Chagas Disease (Kissing Bug Disease)
Due to recent news coverage, we have been receiving a few questions regarding Chagas (pronounced “Sha-gus”) Disease. The Texas Veterinary Medicine Diagnostic Laboratory has recently warned that a number of “kissing bugs” from Center Point have tested positive for the parasite that transmits Chagas Disease. Chagas Disease can affect both humans and animals. Dogs are the main concern in domestic animals. Chagas Disease is considered to be a tropical disease, mainly seen in Latin America. It is a fairly rare disease in the United States, but Texas is one state where we do sometimes see it. (Lucky us!)
What causes Chagas Disease?
Chagas Disease, also called “trypanosomiasis”, is caused by the parasite Trypanosoma cruzi. Trypanosoma cruzi is a blood parasite that lives in the bloodstream, inside white blood cells, and in cells of the muscle. It is spread by the Reduvid (subfamily Triatoma) bug.
What symptoms will you see with Chagas Disease?
Chagas Disease is not a very nice disease! It mainly causes severe heart failure or arrhythmias, as the parasite likes to attach to heart muscle. Dogs less than a year old usually develop more serious, sudden cases of heart failure. Oftentimes, the first sign of a problem will be sudden collapse and death! The dogs that do not die suddenly, will develop signs attributed to heart disease, such as a swollen abdomen. Occasionally, they can also develop neurologic signs, as well as anorexia or diarrhea.
How do dogs get Chagas Disease?
The parasite causing Chagas Disease is spread by the Reduvid (subfamily Triatoma) insect. This insect is commonly called the “kissing bug”. The insect spreads the parasite by biting the animal (or human) and then defecating in the bite site! (Yuck!) Interestingly, the “kissing bug” got its name by biting humans around the mouth while they sleep, as they are attracted to carbon dioxide. Dogs can also get Chagas Disease by swallowing an infected “kissing bug”.
Is there a treatment for Chagas Disease?
There are two antiparasitic drugs available to help combat Chagas Disease. These drugs work best in the early phases of the disease, and they have side effects. If the dog lives through the initial infection, it will have to be put on heart medications due to residual heart complications. It is much better to try to prevent the infection from occurring, as there is really no good treatment!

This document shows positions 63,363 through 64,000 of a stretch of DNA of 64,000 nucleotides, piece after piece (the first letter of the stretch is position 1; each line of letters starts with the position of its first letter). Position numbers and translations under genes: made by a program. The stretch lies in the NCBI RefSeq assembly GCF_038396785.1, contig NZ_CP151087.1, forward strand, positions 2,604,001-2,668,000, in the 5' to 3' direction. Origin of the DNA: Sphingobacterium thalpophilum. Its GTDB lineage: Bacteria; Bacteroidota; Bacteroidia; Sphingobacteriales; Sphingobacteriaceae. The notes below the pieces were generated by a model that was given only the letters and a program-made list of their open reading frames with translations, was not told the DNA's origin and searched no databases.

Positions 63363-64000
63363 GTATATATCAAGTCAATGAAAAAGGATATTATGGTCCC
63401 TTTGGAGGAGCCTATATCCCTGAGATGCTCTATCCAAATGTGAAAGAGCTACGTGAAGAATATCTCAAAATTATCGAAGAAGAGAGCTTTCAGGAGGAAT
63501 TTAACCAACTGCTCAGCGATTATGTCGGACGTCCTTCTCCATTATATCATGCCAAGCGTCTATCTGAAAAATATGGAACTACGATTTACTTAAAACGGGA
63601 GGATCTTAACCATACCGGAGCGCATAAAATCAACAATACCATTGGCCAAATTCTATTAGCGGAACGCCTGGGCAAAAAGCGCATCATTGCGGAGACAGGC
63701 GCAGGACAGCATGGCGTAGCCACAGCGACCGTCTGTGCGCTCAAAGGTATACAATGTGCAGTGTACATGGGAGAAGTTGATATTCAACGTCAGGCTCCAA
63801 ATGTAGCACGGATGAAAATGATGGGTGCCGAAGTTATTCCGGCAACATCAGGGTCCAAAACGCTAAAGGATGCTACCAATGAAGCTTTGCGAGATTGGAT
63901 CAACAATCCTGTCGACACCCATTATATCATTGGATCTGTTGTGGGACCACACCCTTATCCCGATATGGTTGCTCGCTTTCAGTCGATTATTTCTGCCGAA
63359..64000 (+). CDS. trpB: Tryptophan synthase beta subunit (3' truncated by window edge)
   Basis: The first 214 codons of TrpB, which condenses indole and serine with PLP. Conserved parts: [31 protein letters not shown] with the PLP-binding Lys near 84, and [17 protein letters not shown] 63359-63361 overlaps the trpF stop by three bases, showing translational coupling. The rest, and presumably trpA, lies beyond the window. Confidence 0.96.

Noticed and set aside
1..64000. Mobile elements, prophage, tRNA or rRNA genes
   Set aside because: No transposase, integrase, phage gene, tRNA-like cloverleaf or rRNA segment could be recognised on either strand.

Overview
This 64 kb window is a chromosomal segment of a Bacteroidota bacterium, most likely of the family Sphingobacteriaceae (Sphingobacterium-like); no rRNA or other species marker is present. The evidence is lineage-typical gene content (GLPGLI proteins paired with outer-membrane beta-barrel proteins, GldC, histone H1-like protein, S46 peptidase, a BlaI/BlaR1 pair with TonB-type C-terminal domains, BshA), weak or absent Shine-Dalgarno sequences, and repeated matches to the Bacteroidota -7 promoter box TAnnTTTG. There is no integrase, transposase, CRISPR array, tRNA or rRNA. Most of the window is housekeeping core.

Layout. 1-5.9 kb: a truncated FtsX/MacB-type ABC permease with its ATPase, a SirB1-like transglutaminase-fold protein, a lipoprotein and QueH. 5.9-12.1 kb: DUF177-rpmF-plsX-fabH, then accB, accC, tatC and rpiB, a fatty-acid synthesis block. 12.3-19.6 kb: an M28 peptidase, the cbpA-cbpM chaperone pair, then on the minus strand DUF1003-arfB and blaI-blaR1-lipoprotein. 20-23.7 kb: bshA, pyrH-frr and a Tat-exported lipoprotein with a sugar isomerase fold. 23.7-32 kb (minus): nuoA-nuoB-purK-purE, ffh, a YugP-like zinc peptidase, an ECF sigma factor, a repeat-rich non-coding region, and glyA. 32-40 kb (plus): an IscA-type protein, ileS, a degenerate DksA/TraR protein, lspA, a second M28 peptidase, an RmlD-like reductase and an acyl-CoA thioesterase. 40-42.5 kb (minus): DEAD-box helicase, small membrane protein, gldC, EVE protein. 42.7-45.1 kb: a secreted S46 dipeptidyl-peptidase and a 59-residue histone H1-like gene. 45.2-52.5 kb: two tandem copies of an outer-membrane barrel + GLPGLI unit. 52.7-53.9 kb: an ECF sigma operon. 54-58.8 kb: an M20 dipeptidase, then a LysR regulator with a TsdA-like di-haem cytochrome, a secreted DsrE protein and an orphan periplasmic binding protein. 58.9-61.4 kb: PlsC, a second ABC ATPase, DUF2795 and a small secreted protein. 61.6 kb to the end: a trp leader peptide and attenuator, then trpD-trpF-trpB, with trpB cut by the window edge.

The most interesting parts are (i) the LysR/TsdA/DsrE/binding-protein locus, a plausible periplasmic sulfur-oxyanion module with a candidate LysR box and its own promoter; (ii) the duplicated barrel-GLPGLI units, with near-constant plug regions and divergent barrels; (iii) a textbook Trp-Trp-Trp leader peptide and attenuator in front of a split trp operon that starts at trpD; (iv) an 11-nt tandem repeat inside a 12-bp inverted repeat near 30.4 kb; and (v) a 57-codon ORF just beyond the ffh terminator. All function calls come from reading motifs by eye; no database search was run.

What can I do to try to prevent my dog from getting Chagas Disease?
The only thing you can do to try to prevent Chagas Disease is to decrease your dog’s exposure to the “kissing bug”. “Kissing bugs” feed at night, so letting your dog sleep indoors will decrease its exposure to them. If your dog is housed outdoors, upgrading their housing can help limit infection. The “kissing bug” lives in hay, woodpiles, and chicken coops. Limiting these types of environments on your property will help decrease your animal’s chance of exposure. Insecticides can be sprayed monthly near kennels known to have “kissing bugs” on the property.
Can cats get Chagas Disease?
While cats are susceptible to the South American form of the Trypanosoma cruzi parasite, there is little information on the disease in cats. So far, no cases of feline Chagas disease in the United States have been reported. It is much more of a concern in dogs.
While Chagas Disease is scary, it is still extremely rare. Because of “kissing bugs” recently testing positive in our area, we do recommend upgrading your dogs’ housing if they are mainly outdoors. The CDC and WHO have wonderful information on Chagas Disease on their websites, if you would like to learn more.
For further information, especially concerning the human form of the disease, here are links to the CDC & World Health Organization:
Ryan Roberts, DVM
Greene, Craig E. Infectious Diseases of the Dog and Cat, Ed 3. Chapter 72: Trypanosomiasis. Barr, Stephen “American Trypanosomiasis”. Pp 676-681, 2006.